Strategies and Tools To Build Writing Skills Among Your Students

Strategies and tools to build writing skills among your students

Writing is one of the essential skills that students have to learn as they go from one stage to another in their academics.

These skills are taught in schools from high school through to college, aiming to expose them to the various ways by which they can solve real problems whenever they are faced with one.

Writing allows students to discover many other vital facilities simultaneously, which can help them succeed in their education, career, and other relevant aspects of their lives.

Amongst all, writing is undeniable, one of the essential competencies that every student must develop.

As a skill per se, writing gives students the chance to simultaneously discover many other vital facilities that can help them succeed in their academics, career, and other relevant aspects of their lives.

Unfortunately, many students do not understand how important writing is in their lives and lack good writing skills.

This article brings you strategies recommended by experts to help make your students good writers, followed by some top writing tools.

Consider improving student writing to be your responsibility.

First of all, you being a teacher, must understand that the teaching of writing is not just the work of an English teacher. Writing is an essential tool in learning a discipline, and helping students improve their writing skills is the responsibility of all professors.

Make students know that you value good writing.

 Emphasize the importance of clear and thoughtful writing. Practice giving rewards to students who write well and penalize or deduct marks of those with poor writing skills; such practices result in better essays than instructors who do not make such demands.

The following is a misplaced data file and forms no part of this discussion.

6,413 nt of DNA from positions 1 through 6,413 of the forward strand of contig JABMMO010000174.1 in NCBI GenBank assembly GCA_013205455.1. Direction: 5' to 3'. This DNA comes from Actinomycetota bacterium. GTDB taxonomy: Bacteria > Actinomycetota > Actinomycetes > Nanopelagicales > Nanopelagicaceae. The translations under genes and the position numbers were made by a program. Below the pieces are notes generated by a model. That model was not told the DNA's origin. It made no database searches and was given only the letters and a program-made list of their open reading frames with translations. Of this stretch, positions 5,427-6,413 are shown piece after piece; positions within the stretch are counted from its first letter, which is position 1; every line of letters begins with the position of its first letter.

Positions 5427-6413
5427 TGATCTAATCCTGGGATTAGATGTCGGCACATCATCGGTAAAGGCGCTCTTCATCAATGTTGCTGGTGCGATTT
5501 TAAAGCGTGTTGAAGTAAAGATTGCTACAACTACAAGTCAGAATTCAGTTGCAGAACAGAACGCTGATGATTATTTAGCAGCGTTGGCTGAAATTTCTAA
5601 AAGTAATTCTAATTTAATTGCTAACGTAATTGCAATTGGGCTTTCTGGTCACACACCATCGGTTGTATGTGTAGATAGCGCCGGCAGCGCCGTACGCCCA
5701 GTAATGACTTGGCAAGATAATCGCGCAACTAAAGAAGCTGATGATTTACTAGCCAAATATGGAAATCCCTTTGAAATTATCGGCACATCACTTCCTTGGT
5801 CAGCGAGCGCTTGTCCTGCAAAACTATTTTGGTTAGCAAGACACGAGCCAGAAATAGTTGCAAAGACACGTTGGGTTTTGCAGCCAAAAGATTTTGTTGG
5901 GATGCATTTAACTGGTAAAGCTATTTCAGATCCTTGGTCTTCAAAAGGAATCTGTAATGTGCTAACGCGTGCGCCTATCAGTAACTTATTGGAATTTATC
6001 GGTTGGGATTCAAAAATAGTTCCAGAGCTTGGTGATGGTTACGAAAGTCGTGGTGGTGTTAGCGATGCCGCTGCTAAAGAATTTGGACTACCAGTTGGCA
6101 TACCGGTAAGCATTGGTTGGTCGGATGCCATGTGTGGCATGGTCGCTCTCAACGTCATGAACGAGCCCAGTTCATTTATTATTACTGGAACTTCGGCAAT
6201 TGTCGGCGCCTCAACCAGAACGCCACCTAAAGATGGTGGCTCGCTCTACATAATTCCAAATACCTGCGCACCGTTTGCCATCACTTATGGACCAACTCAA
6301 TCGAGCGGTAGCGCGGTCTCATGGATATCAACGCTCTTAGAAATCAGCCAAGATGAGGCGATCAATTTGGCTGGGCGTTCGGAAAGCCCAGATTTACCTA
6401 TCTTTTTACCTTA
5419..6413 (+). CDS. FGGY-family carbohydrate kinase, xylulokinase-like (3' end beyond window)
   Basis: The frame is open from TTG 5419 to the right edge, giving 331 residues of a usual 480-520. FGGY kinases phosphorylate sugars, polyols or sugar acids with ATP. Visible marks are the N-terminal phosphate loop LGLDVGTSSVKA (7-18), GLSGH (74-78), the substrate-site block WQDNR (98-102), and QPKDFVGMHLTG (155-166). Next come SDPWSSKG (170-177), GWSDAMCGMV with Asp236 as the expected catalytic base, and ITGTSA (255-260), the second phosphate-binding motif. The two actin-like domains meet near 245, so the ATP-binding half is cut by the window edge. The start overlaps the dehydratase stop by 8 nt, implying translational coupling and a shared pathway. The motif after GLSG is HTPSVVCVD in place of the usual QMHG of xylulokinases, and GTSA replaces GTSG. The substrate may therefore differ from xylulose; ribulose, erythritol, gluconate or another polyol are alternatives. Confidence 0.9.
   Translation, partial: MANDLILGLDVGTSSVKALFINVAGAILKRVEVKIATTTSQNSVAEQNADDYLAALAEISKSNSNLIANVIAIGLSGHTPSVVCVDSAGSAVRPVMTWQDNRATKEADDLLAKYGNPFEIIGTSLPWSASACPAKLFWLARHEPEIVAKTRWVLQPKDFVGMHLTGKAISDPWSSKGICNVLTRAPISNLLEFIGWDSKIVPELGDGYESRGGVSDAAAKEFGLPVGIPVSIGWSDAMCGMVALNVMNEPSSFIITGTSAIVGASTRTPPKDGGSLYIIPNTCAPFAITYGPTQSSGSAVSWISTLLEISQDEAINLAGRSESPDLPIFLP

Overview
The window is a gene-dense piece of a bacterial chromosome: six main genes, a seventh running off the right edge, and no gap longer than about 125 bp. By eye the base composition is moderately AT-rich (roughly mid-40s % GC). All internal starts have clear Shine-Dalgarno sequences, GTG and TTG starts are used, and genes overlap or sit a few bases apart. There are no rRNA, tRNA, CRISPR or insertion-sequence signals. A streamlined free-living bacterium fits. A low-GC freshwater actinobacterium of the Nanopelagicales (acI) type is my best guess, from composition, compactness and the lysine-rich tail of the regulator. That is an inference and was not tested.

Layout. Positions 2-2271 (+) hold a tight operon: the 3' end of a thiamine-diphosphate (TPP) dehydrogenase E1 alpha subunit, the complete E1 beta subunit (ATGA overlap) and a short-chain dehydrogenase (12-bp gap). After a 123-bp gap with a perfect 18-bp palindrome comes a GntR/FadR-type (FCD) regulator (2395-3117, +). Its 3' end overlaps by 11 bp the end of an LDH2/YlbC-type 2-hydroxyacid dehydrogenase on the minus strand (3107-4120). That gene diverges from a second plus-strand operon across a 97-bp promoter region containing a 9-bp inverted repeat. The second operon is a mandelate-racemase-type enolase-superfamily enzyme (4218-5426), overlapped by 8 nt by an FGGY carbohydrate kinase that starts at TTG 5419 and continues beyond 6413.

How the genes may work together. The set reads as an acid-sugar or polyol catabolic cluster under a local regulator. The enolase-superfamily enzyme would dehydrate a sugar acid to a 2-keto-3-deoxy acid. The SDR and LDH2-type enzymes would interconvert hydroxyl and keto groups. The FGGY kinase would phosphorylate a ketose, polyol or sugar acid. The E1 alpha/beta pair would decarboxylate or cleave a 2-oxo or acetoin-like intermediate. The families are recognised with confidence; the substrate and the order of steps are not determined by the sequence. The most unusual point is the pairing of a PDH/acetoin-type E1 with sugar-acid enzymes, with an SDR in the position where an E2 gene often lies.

Also, make sure to remind students that they must do their best to express themselves on paper, from day one at school and throughout the semester. Save your statements with comments on early assignments that show you think so, and your students will respond.

Remind students that writing helps clarify ideas.

Making students understand that writing is a lifestyle, not an end in itself, is excellent for putting your ideas into words on paper. In addition, let them know that writing is a complex, disordered, non-linear process full of false starts. For further assistance, explain the 'how-to' of writing and the key activities to focus on:

  • Developing ideas
  • Finding a focus and a thesis
  • Composing a draft
  • Solicit feedback and comment from others.
  • Review the project by broadening ideas, clarifying meaning, and reorganizing it.
  • Editing
  • Present the finished work to readers.
  • Assign writing exercises often.

To vary the pace of a class, ask students to write a couple of minutes in class. A mix of classroom writing, outdoor writing, and tests with open-ended questions will give students the practice they need to improve their skills.

Allow students to talk about their writing.

Students must talk about their writing in progress to formulate their thoughts, generate ideas, and focus on their topics. You should give a short session of five or ten minutes of class to let students read their writing to each other in small groups or pairs and discuss. Students need to hear what their peers have written and exchange ideas for better outcomes.

Teach the 6 Traits of writing.

The six traits of writing are crucial for better writing skills. You must teach the 6 Traits, which means teaching students about focusing on ideas, organization, word choice, voice, sentence fluency, and conventions. Focusing on a few of these, especially the ideas, is often a significant priority on writing tests and word choice. Leads, transitions, and conclusions are lumped in with the organization, which is a priority. Moreover, proper framing of all these produces a well-written work.